Have you ever considered that a tree root could be the reason for your suspicious drainage problem?
When we carry out CCTV drain surveys for clients, we often find broken or blocked drains caused by tree root damage. If a problem like this is ignored, the root will cause the ground to move, resulting in a bellied drain or sunken pipework. This, in turn, could produce further damage including multiple join replacements in pipes and drains. Our CCTV technology has been designed to spot problems like this early on; however, it is important to keep a close eye on your drains and be aware of potential problems with tree roots.
Although a pretty Ash or Sycamore tree offers an attractive focal point, their roots cause a pesky problem to nearby drains. A sewer pipe is an ideal place for a root to grow because it’s filled with water, oxygen and nutrients, and the flow of warm water through the pipe makes it easy for roots to find their way in. If there are any small cracks in the pipe, vapour will be released into the soil, which acts as a signpost to the roots, making it easy for them to find their way in.
The roots will continue to grow once they are inside the pipe, meaning that over time your drain or sewer could be completely taken over with roots which will catch grease, grit, tissue and other household substances. Not a fun job to fix!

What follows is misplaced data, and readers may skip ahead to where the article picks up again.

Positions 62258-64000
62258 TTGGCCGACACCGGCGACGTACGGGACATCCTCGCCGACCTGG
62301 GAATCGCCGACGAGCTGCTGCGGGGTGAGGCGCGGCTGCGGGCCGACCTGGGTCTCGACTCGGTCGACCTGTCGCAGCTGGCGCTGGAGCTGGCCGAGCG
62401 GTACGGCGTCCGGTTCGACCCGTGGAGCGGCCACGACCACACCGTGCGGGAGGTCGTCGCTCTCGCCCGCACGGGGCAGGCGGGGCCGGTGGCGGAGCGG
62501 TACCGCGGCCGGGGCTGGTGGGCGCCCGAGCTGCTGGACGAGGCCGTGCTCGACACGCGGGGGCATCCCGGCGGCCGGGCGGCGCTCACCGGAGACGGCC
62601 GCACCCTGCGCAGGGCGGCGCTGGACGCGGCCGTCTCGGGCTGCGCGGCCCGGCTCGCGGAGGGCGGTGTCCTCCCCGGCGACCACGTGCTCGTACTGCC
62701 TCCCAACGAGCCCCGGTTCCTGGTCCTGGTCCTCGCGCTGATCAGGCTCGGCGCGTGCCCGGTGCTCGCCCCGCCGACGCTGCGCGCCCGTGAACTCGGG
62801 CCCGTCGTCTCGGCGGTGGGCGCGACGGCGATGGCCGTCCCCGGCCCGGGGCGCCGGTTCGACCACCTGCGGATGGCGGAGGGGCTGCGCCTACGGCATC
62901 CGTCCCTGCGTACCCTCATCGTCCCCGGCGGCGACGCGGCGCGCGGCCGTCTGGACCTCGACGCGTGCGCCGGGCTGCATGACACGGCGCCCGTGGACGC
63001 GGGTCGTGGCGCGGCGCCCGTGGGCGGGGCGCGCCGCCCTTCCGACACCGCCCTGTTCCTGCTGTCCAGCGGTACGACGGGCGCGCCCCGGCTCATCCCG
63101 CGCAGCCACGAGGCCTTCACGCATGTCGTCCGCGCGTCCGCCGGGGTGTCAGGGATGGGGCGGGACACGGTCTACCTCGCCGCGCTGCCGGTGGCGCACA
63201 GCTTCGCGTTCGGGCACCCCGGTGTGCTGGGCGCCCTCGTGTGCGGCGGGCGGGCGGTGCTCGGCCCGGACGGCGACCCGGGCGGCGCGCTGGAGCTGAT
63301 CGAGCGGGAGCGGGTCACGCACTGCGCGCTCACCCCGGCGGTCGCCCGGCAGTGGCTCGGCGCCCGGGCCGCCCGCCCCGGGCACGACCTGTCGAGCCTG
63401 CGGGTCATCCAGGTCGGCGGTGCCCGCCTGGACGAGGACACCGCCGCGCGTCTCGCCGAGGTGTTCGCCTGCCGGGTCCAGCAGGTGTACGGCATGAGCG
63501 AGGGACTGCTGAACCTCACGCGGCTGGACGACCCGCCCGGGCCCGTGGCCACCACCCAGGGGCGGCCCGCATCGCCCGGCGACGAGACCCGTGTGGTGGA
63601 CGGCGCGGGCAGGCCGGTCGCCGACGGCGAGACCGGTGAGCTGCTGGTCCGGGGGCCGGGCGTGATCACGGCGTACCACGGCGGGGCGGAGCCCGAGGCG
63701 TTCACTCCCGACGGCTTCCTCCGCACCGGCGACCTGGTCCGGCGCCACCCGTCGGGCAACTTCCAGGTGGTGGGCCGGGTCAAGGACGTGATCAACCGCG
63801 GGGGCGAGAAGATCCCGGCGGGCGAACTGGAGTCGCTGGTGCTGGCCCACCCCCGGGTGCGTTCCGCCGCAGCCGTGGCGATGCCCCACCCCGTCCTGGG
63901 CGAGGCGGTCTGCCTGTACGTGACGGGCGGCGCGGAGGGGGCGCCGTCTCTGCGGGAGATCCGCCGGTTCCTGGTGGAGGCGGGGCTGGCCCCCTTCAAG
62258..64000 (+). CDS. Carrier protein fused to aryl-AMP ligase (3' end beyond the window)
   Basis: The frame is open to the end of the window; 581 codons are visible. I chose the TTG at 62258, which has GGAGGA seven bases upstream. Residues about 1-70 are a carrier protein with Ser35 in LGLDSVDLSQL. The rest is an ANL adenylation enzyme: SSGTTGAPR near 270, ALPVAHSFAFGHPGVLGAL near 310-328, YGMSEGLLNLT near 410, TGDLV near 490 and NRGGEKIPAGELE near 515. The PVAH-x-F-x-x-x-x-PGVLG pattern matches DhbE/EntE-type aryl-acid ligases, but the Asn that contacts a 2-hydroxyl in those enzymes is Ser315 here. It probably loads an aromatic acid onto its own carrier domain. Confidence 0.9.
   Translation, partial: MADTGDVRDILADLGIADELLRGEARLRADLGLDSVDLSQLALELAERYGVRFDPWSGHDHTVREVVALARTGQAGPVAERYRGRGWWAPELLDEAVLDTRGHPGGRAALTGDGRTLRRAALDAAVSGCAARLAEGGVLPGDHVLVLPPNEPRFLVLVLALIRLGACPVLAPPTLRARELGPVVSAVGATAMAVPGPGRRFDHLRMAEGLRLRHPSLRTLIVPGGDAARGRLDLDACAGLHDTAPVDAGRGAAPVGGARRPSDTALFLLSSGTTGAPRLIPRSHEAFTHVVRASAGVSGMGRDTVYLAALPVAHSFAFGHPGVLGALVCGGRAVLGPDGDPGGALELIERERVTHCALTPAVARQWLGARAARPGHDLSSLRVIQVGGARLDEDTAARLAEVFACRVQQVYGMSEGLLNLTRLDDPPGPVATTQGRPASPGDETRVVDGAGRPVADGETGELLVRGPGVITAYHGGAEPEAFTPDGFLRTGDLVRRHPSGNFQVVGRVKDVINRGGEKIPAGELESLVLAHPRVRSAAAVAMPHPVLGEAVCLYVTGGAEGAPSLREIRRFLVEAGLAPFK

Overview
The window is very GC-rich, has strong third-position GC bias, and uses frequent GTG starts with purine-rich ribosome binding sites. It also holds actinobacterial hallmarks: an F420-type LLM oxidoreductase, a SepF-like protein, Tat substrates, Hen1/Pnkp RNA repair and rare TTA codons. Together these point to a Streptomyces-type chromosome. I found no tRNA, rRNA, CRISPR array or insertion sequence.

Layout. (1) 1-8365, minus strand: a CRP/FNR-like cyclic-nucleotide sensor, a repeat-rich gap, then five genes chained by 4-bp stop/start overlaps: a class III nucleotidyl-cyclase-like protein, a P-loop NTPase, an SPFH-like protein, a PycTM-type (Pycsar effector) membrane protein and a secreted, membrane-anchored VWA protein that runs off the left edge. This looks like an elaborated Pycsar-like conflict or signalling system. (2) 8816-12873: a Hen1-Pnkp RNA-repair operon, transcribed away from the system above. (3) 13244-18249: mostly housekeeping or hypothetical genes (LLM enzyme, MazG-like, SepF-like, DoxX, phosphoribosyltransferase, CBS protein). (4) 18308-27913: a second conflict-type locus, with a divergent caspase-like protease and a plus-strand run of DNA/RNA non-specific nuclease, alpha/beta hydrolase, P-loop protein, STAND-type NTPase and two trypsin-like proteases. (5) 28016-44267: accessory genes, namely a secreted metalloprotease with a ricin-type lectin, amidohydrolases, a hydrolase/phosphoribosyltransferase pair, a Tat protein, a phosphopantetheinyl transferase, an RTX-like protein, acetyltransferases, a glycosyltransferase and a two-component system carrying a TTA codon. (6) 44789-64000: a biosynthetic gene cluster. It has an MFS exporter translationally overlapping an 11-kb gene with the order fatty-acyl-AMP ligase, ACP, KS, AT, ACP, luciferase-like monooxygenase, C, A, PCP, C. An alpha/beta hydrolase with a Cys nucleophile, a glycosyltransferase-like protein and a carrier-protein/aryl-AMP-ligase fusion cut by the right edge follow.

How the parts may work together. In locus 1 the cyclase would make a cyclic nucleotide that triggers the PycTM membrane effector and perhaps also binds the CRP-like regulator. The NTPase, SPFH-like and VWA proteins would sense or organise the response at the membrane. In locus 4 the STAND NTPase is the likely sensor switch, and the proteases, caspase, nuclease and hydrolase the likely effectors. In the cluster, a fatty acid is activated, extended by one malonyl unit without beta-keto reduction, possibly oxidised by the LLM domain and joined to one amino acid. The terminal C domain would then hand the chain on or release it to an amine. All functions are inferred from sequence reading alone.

Not only will the tree roots need removing from the pipe; in some cases the roots will break the pipe, causing it to collapse. This would mean a complete replacement for the pipe.
As a homeowner, you should be aware of where your property’s drains are located. If you are thinking of planting trees or shrubs nearby, try to keep them at a safe distance to avoid root growth.
Not planting a tree is one thing, but what do you do with a tree that is already growing near one of your drains? How can you tell if a tree root is going to cause a drainage problem, when everything happens underground?
First, you need to look at the size and type of tree or shrub you are dealing with. This will give you an idea of the distance the roots will grow. Tree roots can grow up to 12 metres in length, meaning it doesn’t need to be close to the drain to cause a problem!
Here is an indication of how far roots can grow from tree to drain:
Shrub bushes, Blackthorn, Broom, Elder, Privet: 3 metres
Ash, Beech, Birch, Conifer, Elm, Chestnut, Maple, Oak, Sycamore: 6 metres
Poplar and Willow: 12 metres
If you are worried that roots could be growing into your drain or lateral, we recommend organising a CCTV drain survey to find out what’s going on under the surface. Give us a call to find out more!